The Holi customs in the temple are unique, as there is not play of conventional dry or wet colors, but flowers, and hence the name Phoolon wali holi (Flowers’ Holi). The temple priests’ shower the pilgrims with flowers in a way showering the blessings of the Lord. Arrive quite before the gate opens to get a close up position.
Barsana, Uttar Pradesh
Barsana celebrates Holi in a very interesting way. The women of Barsana beat up men from Nandgaon with sticks, in what is known as Lath mar Holi. Barsana was the home of Radha where Lord Krishna teased the ladies and they reacted with friendly banter. Get to the Ladliji temple, dedicated to Sri Radha Rani to witness the bizarre and super fun tradition.
Sweets, Thandai, spiritual songs related to Radha and Krishna and play of color make it a fun place to enjoy the festival. Arrive to the town a week before the festival as the celebrations start quite early.
The capital city of India is not far behind on the list of best places to celebrate Holi. The multi-ethnic city rejoices the festival with a twist of modernity. On the eve of Holi, bonfires or Holika are lit where people celebrate the victory of good over evil. Next day people play with bright colors. Amazing parties, music, DJs, dance, Bhang etc. spice up the revelries.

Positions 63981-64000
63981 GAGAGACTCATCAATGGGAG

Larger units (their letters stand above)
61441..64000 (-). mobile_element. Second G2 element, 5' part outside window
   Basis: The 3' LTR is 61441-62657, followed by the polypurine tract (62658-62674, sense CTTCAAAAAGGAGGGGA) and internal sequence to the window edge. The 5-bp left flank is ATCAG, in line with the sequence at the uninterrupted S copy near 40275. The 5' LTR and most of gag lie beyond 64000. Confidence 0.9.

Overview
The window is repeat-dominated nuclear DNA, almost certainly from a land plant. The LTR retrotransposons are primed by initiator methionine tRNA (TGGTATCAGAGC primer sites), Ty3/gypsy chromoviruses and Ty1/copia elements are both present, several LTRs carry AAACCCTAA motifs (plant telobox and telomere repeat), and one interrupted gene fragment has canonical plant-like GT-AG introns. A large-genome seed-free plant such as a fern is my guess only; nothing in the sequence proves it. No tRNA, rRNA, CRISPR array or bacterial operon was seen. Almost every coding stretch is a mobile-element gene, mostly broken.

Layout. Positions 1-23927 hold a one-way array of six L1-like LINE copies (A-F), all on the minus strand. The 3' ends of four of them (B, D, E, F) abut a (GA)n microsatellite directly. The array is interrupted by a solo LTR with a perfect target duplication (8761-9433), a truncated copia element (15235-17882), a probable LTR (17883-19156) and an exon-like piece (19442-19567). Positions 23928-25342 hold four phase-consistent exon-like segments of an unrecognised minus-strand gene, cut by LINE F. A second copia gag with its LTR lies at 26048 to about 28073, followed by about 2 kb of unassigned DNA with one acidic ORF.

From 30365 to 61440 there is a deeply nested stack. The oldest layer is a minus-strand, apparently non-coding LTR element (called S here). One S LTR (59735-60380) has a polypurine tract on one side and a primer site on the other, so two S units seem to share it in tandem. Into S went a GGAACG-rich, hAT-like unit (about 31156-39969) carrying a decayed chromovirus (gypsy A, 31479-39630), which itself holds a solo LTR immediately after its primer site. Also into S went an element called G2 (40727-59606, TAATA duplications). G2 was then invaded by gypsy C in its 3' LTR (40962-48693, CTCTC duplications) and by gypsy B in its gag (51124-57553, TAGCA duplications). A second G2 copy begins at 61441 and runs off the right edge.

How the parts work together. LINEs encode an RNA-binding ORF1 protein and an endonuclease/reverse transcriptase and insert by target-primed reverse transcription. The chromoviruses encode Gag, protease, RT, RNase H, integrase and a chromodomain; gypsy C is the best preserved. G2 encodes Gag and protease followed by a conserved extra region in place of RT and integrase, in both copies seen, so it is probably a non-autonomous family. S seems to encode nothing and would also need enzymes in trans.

There are many parties organized to add to the fun. The Holi Moo Festival is one of the popular event. Rejoice with colors, music and madness with more than 40 Indian and international performers. Party with non-toxic colors, drinks, street food, and sprinklers.
Shantiniketan, West Bengal
Holi in Shantiniketan has a unique flavor. The festival is known as the Basanta Utsav (Spring Festival). Inspired by spring and the colors of Holi, famous Bengali poet and Nobel Laureate Rabindranath Tagore introduced the occasion as an annual event in his Vishva Bharati University.